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Standards Progress—It's All Relative

Although the pace of RFID standards development has been swift, it may also be too slow.
By Chris Martins
Jun 19, 2005Sometimes, the perception of how quickly things are moving is as important as the reality. The notion of time can be quite relative.

This year marks the centennial anniversary of Albert Einstein's "magic year" of 1905, when the scientist authored several of his most famous papers, including his revolutionary Special Theory of Relativity. Perhaps his notion of time and its relativity might be a helpful reference as one looks at the current state of RFID standards. The RFID standards process—and the speed at which standards are formulated, ratified and adopted by the market—should be viewed both in terms of the process itself and the general perception of that process.


When compared with lengthy, multiyear standards-development efforts, the process of RFID standards adoption can be seen as progressing quite well. But to those awaiting a particular standard, the time needed to formulate the standard, resolve the associated issues (including related intellectual property claims) and ratify the standard will likely never be short enough. We will always hear arguments for faster execution of standards activities. And given the number of "moving parts" required for a complete RFID solution, it's not unreasonable to believe that the market would indeed be well served by processes that aid the emergence of standards—which, in turn, quickly make their way into commercial products.

To date, most RFID standards have focused on areas that signal the continuing maturation of the work being done within RFID's physical environment. That work is a crucial foundation to delivering the real value of RFID. Thus, the market has anxiously watched for the arrival of standards such as EPCglobal's Gen 2 and the Application-Level Events (ALE) interfaces, the latter of which is expected shortly.

Clearly, the advancement of the Gen 2 and ALE standards is good news. But as participants in the process, we must recognize that like time, the perception of progress is relative, perhaps reflective of one's involvement in the process. Vendors participating in the standards effort should also recognize that a reasonable and amicable resolution of the intellectual property issues and the active promotion of the standards are also important. We must not let the current RFID momentum—championed by such public stalwarts as Wal-Mart, the Department of Defense and Kimberly-Clark—wane in the face of lengthy deliberations or battles among vendors. RFID can provide benefits to organizations now, and the market is best served by cooperative efforts.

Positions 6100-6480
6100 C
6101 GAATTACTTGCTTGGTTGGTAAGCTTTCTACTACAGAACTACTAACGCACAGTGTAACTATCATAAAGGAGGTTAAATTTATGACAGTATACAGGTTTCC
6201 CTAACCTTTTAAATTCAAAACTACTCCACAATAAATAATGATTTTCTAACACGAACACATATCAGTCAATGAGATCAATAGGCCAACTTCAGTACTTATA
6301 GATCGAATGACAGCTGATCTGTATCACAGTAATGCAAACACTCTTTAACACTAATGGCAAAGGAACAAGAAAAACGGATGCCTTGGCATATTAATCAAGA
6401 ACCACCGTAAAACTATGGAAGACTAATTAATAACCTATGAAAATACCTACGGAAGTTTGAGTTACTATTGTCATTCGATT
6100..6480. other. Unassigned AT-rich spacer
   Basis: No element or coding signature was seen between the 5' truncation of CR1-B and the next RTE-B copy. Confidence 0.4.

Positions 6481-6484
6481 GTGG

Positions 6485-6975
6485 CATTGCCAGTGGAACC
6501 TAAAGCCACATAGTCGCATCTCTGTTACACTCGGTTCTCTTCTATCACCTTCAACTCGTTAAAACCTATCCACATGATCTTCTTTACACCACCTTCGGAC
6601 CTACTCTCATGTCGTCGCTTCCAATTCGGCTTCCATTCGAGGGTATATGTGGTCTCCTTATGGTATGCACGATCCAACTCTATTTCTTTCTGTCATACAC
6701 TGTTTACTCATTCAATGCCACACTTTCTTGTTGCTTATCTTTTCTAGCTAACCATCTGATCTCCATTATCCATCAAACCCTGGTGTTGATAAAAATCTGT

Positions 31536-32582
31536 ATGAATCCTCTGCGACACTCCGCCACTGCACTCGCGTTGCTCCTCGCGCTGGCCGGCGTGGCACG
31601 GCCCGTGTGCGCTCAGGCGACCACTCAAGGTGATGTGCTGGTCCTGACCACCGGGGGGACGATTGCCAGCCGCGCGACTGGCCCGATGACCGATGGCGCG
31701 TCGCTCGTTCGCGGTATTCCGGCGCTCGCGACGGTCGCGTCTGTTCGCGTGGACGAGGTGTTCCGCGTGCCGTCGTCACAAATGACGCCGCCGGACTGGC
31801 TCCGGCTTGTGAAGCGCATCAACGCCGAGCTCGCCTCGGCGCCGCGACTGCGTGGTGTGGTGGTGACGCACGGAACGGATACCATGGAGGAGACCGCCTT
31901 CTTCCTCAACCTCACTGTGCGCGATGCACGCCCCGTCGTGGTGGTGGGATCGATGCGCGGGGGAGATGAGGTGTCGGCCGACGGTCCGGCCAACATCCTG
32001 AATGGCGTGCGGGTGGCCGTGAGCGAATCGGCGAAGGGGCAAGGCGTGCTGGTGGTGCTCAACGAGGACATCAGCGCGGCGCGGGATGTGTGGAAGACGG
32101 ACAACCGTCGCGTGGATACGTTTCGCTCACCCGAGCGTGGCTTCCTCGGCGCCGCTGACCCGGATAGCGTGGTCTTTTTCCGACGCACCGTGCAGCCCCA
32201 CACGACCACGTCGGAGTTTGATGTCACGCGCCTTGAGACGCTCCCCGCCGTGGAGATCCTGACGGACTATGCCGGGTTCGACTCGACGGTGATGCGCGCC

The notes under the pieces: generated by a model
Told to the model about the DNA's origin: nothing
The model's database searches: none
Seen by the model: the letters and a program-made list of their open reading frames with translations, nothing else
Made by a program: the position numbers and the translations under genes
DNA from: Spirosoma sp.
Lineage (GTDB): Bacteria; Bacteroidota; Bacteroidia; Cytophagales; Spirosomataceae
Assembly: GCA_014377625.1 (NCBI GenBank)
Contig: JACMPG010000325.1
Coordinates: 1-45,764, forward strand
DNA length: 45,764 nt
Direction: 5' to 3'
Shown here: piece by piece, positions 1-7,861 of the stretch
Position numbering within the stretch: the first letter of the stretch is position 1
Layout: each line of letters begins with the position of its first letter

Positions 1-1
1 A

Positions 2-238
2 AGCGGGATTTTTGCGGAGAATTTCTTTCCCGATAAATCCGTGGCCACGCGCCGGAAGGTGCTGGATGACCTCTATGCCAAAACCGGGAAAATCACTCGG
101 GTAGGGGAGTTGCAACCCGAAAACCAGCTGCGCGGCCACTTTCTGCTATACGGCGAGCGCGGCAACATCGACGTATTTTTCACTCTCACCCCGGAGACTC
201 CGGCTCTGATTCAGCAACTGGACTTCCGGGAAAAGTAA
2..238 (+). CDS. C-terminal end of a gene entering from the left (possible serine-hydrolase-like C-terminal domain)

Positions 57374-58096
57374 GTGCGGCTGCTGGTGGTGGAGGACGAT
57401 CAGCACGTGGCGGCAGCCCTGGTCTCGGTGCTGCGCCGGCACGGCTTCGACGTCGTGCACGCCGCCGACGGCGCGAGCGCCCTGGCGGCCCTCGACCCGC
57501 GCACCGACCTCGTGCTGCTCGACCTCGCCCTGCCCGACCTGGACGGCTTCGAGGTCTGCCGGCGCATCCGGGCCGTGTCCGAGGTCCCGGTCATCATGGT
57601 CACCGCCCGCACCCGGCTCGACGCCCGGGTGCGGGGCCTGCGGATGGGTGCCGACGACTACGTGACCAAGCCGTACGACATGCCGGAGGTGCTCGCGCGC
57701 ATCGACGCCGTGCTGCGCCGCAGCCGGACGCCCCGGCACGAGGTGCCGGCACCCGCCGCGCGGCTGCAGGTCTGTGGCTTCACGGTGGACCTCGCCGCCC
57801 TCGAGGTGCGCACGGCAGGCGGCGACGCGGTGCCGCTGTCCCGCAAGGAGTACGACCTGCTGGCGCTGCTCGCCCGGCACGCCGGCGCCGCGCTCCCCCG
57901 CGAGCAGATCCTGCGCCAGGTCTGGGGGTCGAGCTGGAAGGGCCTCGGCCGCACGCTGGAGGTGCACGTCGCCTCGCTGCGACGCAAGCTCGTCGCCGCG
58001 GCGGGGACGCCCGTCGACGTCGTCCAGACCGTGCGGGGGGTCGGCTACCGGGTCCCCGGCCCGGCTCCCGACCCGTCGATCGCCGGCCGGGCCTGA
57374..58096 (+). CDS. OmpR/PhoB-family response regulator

Part of this advocacy is driven by the fact that more standards activity is coming, including that for the EPC Information Service (EPC-IS) standard for data management. EPC-IS will likely become the cornerstone to intercompany and intracompany RFID data sharing. It is the crucial foundation that will enable organizations to transform low-level data into the kind of business-relevant information that applications in supply chain management, retail and manufacturing can exploit. Without active promotion of EPC-IS, we are likely to see proprietary approaches whose disparate adoption will only hinder the implementation of the kind of standards-based systems that facilitate interoperability. So standards like ALE are but the beginning. One might argue that in terms of driving business value with RFID, the important work remains ahead.

Tremendous creativity is being applied to the many physical challenges associated with deployment of an RFID infrastructure. But to move early deployments beyond closed-loop implementations or tactical slap-and-ship compliance, we should hope that equal creativity can be devoted to the standards effort and the resolution of associated IP issues. Though not dismissive of the importance of intellectual property, we hope that creativity can continue to be applied to solutions that will help promote broad market adoption.

It is in that context that the notion of time warrants attention. Though typical standards processes (like ISO) may take two to four years, we must try to accelerate RFID standards activity such that participating vendors and customers see the common benefit to a quicker resolution of IP concerns. We all share a common goal. With a common understanding of that goal, the market will flourish.

Chris Martins is the product marketing manager at Progress Real Time Division, a provider of products for the management, access and synchronization of real-time data.
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